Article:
This week we hit the big miles. The stage of marathon training when confidence is won or lost – the wonderful 22-mile effort. While the early part of the year saw several 20-mile runs, a 50km ‘fun run’, a false marathon, and a real marathon run off-pace, there’s still something about a formal 22-miler.
The format of this run was an evolution of Experiment Seven: big sets of mile reps at sub-pace effort. Last time out it was 20 miles with 4-mile efforts mixed in. This time it was 22 miles with 3 x 5-mile efforts defining the hardship. Experiment Five was the groundwork for this 22, it was a 22-mile run with a 3/4, 2/4, 2/4, 3 breakdown (the 4s at sub-pace). With the learning from Seven that a 1-mile recovery worked for a 4-mile interval, we adopted this approach to see if it would work for a 5-mile interval. The breakdown was 22 miles: 3/5, 1/5, 1/5, 2 (the 5s at sub-pace effort). It was never going to be easy.
Following the outcome of Experiment Seven I was confident that this run would go according to plan. I have to be honest and say that this did not go according to plan at all. If you look at the splits below you might think they look ok but I missed 3 x sub-7:30 pace miles at the end of the last 5-mile interval and had to jog slowly to the finish. It might look like an ok time for 22 but I had fallen off a cliff at mile 20.
The pacing for the first and second 5-mile intervals was bang on target. However, by the end of the second interval, I was starting to feel the effort. Despite the confidence I had starting out, I just couldn’t get it together after mile 18. I did pick up the pace for the last mile of the interval but I was spent. Two bottles of electrolyte mix compared with one for the 20-mile run 2 weeks ago – hydration shouldn’t have been an issue. I don’t believe that it was an issue either.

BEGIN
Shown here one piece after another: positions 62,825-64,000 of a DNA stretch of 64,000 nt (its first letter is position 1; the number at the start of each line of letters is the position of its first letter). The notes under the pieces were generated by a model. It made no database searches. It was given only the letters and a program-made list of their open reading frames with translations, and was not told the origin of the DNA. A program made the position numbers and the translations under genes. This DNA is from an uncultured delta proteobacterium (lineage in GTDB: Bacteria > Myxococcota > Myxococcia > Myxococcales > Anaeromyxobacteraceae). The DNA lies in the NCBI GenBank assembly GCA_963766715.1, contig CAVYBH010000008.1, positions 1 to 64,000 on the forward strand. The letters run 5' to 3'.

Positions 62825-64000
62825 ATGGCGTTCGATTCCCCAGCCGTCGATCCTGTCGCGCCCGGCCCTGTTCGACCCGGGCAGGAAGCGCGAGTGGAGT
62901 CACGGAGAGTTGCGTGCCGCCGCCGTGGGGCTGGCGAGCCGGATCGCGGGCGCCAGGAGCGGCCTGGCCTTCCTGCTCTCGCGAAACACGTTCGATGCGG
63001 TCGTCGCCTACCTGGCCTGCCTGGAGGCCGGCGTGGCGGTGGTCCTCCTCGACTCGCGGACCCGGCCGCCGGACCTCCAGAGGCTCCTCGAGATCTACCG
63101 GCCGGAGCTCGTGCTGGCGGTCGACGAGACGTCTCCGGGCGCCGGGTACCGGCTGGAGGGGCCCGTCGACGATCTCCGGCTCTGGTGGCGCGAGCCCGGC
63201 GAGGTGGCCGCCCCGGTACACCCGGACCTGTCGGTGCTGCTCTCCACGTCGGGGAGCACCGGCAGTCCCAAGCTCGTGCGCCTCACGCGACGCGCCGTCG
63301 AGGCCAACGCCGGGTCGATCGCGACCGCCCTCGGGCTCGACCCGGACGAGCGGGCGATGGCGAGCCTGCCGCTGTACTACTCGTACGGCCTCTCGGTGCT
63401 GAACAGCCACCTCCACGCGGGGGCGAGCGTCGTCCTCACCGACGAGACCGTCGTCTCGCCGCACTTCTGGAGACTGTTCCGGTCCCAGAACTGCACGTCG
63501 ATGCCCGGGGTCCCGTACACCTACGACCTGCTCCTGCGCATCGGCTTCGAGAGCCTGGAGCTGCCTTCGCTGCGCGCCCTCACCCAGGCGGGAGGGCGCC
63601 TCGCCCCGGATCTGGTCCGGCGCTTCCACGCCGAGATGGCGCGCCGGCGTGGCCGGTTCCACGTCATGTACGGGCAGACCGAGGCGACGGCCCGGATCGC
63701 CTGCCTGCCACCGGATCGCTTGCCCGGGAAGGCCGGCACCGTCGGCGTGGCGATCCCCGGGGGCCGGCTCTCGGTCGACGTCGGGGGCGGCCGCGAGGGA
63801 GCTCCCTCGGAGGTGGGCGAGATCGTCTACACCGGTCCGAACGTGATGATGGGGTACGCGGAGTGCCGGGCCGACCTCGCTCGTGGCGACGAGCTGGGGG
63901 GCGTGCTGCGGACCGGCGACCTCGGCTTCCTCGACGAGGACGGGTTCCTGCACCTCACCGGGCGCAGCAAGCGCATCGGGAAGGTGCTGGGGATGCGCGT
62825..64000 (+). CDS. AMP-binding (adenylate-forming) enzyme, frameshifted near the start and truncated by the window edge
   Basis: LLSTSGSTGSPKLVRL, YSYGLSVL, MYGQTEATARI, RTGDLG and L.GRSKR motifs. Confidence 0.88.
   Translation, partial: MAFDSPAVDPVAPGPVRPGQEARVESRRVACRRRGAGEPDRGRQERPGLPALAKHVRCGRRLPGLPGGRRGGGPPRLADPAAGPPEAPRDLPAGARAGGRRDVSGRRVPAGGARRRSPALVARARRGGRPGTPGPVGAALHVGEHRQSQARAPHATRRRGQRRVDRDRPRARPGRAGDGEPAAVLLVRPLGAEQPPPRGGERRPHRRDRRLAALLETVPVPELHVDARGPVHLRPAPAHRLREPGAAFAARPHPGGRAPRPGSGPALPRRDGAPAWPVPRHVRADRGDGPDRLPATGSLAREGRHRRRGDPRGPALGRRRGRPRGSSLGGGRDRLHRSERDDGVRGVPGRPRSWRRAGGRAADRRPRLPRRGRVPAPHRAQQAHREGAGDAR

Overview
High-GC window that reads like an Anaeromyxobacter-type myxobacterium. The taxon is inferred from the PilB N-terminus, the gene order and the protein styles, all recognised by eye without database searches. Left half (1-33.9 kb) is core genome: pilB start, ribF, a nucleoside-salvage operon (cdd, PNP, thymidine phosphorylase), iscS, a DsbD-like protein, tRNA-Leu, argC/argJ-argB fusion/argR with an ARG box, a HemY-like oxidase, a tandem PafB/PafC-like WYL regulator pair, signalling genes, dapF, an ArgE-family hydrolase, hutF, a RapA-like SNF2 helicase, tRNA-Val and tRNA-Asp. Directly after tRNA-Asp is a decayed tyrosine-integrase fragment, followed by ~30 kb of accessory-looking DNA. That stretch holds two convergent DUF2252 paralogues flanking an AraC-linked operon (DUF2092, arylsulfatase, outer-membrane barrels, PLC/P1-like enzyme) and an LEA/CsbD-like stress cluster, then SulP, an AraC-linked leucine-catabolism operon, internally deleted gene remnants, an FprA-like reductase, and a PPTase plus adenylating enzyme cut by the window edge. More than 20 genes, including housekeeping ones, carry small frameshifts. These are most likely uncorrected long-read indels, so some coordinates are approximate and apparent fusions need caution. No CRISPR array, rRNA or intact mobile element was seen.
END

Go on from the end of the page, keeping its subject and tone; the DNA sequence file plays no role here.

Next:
Looking at the heart rate zones for the run was a bit of a surprise given how hard I felt it had been. I really thought it was a case that I had gone lactic and couldn’t handle it any longer. It turns out that it was just fatigue and the legs couldn’t cope (view Garmin data).
confidence: different to false belief
Why did I start this training pattern that I have been on since the beginning of the year? Simple, I wanted to try something different following the guinea pig experiment that gave me so much confidence from its science and resultant data. I wanted to develop a level of comfort surrounding my long distance runs that made my goal marathon almost ‘normal’. While the test to see if this will pay off for the marathon in Dublin next month is still awaiting, it has certainly filled me with new knowledge and confidence in my running.
However, it’s time for a serving of humble pie. Last week I covered more miles than I have ever done before, a 72-mile week. Not only did I manage that, I had the audacity to finish off that 72 miles with a half-marathon race time that would have been a good PB just over a month ago. I ran the Danesfort Half exactly as I planned to do; confidence overflowing from newfound belief in my running. It was false though; it was ego. I did it because I said I would rather than listening to what the body was telling me.
This week I have been struggling to recover all week. I ran recovery runs based on heart rate and kept speed to nothing more than strides during a distance run. Still, by the time this 22 came about, I had not fully recovered and the proof arrived at mile-18. I had been too cavalier to think I could put in such a high mileage week and finish it with a hard race ahead of this. Confidence had transformed to ego, writing cheques the body couldn’t cash. Lesson learned and I’m not going dwell on it but will take it on board as one of the more valuable discoveries I have made this year.